By Linda Burum
November 3, 2012
Thousands of shimmering lanterns illuminate India's towns and villages in an otherworldly glow on Diwali, the Indian Festival of Lights. Hindu households set out rows of diya, small clay lamps, to create a symbolic path for Lord Rama on his legendary return home after 14 years of exile. The whole nation, Hindu or otherwise, throws itself into five days of frenzied celebrating with fairs, gift giving and nonstop family gatherings.
Mention Diwali in the Southland and anyone from the subcontinent will share a favorite sense memory: the sound of firecrackers at 4 a.m., the smell of Grandma's vadas frying, a blur of blazing color from women's holiday saris in the streets and, maybe most of all, the taste of Diwali sweets.
This year the holiday officially starts on Nov. 13. But already a whirlwind of community fetes, running the gamut from sedate seniors' potlucks to glitzy charity galas, has begun. Capping them all is the Grand Diwali Mela, a yearly fair, with street food, crafts, live music and dancing, organized by the Hindu Community of Southern California, that draws thousands of revelers.
As Diwali approaches, excitement builds. Handwritten family recipes come out and shopping lists are formulated for anticipated gatherings with family and close friends. Essential to the merrymaking are methai and chevda and namkeen (handmade sweets and amazingly spiced crunchy savory snacks) in kaleidoscopic variety. As iconic as candy canes at Christmas, they're served to guests, given as gifts and offered to Lakshmi, goddess of good fortune.
There is no more delicious way to capture Diwali's spirit than to follow the crowds to our favorite sweet and snack shops. Each place also serves dosas, chaat and other vegetarian meals, but at the moment all eyes are on the holiday goodies.
Surati Farsan Mart
As the last day of the Hindu year, Diwali signals new beginnings, so it is fitting that this former hole-in-the-wall reopened just before the holiday after a remodeling that doubled its size. Towering stacks of red and gold boxes disappear fast from the polished new display cases. Inside, geometrically designed sweets in variegated tones are lined up like burnished jewels and look like a version of European pastries. Vivid green and white spirals of sweetened crushed pistachio and white cashew nuts are sliced to form kaju pista rolls. Pink rose-anjir patties come splotched with edible silver foil. Squares of jaggery-sweetened sesame seeds, tal papri, have a cookie-like crunch, and rose-flavored coconut balls are dipped in deep, dark chocolate. Mounds of savories are a sight to behold. Be sure to sample lilo chevdo — a knock-out spice-infused snack mix of matchstick potatoes, cashews, garbanzos, raisins and other mysteries.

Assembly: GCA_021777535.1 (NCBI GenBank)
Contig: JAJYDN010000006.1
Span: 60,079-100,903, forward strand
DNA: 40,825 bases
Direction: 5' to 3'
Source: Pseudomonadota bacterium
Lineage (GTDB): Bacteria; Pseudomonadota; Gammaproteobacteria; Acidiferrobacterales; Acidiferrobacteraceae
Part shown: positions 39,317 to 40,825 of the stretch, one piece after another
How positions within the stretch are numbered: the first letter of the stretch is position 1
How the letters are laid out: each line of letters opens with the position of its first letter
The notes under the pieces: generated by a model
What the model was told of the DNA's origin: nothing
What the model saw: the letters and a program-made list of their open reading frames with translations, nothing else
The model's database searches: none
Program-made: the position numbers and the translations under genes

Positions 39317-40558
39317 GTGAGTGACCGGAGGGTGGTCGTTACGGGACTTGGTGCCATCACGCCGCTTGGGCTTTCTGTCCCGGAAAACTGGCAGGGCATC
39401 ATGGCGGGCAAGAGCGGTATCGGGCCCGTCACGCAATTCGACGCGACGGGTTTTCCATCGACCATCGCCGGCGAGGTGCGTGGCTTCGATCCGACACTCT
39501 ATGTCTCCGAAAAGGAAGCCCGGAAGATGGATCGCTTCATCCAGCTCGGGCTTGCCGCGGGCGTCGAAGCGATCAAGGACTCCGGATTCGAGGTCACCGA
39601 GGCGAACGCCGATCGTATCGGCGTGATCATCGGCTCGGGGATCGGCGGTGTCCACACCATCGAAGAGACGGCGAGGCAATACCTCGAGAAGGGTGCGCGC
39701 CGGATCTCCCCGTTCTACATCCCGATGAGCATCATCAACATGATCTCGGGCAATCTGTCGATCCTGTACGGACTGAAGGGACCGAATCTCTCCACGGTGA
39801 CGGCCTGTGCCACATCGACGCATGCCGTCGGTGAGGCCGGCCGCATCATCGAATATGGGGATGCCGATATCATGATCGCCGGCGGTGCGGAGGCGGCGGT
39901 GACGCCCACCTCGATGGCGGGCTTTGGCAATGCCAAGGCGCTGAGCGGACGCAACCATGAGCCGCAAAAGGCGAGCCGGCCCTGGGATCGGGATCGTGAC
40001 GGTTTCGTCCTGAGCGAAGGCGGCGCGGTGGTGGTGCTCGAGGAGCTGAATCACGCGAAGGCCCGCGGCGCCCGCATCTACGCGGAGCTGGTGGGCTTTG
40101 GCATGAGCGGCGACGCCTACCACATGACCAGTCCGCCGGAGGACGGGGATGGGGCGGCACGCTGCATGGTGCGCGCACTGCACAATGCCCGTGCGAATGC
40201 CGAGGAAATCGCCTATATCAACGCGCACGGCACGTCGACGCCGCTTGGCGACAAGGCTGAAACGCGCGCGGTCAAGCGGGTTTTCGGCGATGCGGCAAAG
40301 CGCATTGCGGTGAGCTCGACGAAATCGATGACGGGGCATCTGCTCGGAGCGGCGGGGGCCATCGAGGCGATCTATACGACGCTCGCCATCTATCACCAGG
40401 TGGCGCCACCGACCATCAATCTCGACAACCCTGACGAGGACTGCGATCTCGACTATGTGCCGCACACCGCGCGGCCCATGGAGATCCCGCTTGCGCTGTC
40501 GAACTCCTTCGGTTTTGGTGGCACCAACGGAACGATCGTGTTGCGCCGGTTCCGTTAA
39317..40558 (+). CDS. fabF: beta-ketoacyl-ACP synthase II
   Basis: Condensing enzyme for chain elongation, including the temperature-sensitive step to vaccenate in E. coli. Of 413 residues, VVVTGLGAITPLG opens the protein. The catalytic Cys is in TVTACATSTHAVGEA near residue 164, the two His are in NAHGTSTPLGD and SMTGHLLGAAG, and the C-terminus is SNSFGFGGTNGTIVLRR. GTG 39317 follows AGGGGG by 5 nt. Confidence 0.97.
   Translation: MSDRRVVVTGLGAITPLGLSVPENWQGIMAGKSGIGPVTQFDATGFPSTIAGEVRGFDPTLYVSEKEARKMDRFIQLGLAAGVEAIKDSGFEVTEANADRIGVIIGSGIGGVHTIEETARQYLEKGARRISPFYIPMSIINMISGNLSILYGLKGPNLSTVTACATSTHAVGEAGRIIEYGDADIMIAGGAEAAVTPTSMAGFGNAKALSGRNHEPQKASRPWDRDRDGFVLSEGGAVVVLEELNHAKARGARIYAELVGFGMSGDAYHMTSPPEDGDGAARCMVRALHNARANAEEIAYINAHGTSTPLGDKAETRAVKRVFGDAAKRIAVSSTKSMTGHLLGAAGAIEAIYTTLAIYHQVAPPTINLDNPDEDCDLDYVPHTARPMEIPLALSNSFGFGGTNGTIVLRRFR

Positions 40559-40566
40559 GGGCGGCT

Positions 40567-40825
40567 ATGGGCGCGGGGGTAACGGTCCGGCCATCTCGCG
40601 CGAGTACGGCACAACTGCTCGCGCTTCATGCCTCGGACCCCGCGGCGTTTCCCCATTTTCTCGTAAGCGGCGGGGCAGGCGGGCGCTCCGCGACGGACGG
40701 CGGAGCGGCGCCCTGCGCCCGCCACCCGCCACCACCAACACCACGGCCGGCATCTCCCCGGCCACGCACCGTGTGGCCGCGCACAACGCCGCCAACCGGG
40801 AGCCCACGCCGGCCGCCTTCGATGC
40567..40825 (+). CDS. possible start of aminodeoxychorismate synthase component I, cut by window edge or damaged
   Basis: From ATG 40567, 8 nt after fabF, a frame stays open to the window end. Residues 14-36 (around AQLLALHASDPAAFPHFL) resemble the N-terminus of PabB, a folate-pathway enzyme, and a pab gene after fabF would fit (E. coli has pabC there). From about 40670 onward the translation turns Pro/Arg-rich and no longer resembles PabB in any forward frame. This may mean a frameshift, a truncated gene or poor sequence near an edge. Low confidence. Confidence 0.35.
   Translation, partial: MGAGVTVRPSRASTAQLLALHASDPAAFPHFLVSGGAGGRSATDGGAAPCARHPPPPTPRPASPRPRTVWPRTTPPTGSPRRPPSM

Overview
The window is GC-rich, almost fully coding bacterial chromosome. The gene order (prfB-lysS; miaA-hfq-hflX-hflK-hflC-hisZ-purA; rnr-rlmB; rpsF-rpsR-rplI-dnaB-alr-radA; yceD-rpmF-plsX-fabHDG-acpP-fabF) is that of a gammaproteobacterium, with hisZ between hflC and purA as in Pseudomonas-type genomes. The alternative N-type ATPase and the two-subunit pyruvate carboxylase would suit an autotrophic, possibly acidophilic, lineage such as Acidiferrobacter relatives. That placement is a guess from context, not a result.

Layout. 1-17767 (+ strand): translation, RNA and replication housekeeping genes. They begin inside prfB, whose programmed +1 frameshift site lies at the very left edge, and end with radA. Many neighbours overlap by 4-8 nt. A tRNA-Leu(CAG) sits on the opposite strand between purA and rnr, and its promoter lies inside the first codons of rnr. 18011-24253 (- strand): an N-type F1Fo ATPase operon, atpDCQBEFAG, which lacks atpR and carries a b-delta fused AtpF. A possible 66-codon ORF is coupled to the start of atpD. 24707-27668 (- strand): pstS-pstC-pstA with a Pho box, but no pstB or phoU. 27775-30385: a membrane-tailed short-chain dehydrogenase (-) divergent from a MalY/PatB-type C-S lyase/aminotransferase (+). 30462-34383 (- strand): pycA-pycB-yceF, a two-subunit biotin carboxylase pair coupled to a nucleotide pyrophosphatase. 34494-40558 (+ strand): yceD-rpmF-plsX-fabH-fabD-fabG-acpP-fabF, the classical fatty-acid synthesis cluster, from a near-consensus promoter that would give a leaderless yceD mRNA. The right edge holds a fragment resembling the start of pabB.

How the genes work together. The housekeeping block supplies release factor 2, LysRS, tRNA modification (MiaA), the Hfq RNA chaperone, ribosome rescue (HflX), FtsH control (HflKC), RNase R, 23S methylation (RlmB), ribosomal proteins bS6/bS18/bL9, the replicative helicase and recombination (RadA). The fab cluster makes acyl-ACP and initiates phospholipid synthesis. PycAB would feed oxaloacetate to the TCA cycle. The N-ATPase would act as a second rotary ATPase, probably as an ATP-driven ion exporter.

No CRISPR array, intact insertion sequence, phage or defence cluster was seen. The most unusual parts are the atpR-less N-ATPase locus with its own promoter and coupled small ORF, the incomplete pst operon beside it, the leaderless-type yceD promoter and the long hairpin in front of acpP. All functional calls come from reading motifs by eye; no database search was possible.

11814 E. 186th St., Artesia, (562) 860-2310. http://www.suratifarsanmart.com
Sukhadia's Methai & Restaurant
Uday Shah's great-grandfather opened the first Sukhadia's in Khamnbhat, Gujarat, in 1880 and created a franchise run by the whole family today. If you associate Indian confections with teeth-numbing sugariness, Shah will change your perception with his naturally sweet (and vegan-friendly) items like anjeer halva. The nut-studded disks of pure ground figs are surrounded by a shaggy coat of shredded coconut for a multi-textured effect. Less virtuous but still modestly sweet are the saffron and cardamom-perfumed almond penda made from finely crushed nuts. Crumbly cookie-like motichoor laddu, made from garbanzo flour, are rich with ghee and bits of dry fruit. Nestled like bonbons in sleek compartmentalized boxes, they're ready for serving or giving. Don't forget the savories from the Lucite containers hung like artwork on one wall of this flamboyantly painted shop. The tongue-tingling puffy garbanzo masala bundi can get seriously addictive.
18413 Pioneer Blvd., Artesia, (562) 402-1155, http://www.facebook.com/SukhadiaLA
Radhe Sweets & Catering
When owner Chetan Malani puts out his mathis and ghagra, his nostalgic Gujarat customers practically weep with joy. "We only make these for Diwali," he says. They've waited all year to load up on the crisp fried lentil flour wafers and the empanada-like turnovers of semolina and paneer cheese. On an average day, his display cases are chockablock with beautifully groomed methai and tall pyramids of crunchy snacks. Try kaju amir roll — pressed cashews rolled around a fig filling — or the cookie-like methi ladoo, golden buttery balls perfumed with cardamom and fenugreek that have the sweet-savory nuance of salted caramels. Masala-roasted peanuts will get your gustatory juices flowing. And to quell any hunger, order the grilled Bombay-style vegetarian sandwich.
3070 W. Lincoln Ave., I-J, Anaheim, (714) 220-9355, http://www.radhesweets.com
K.C. Spices & Paan, Sangam Grocery & Paan
People who host fairly formal meals, whether at home or at one of L.A.'s many Indian banquet halls, love to offer their guests fresh paan. Two shops, K.C. Spices & Paan and Sangam Grocery & Paan, make and serve these fragrant after-dinner digestive aids that remedy overindulgences during Diwali's party season. Using betel leaves as individual wrappers, paan holds such filling ingredients as sweetened fresh rose petals and candied cumin seeds. They're nothing like the spices put out in bowls at most Indian restaurants. "The leaves are grown in Hawaii and processed in Florida," says Chaitnya Vyas, owner of K.C. Like the paan walahs in India, each place has its own collection of recipes, and customers may request regional variations. The shops cater large events, but orders of any size may be picked up to go.
K.C. Spices & Paan, 18803 Pioneer Blvd., Artesia, (562) 402-0894 or (562) 355-2889; Sangam Grocery & Paan, 1155 S. Diamond Bar Blvd., Diamond Bar, (909) 861-7074, http://www.freshpaan.com
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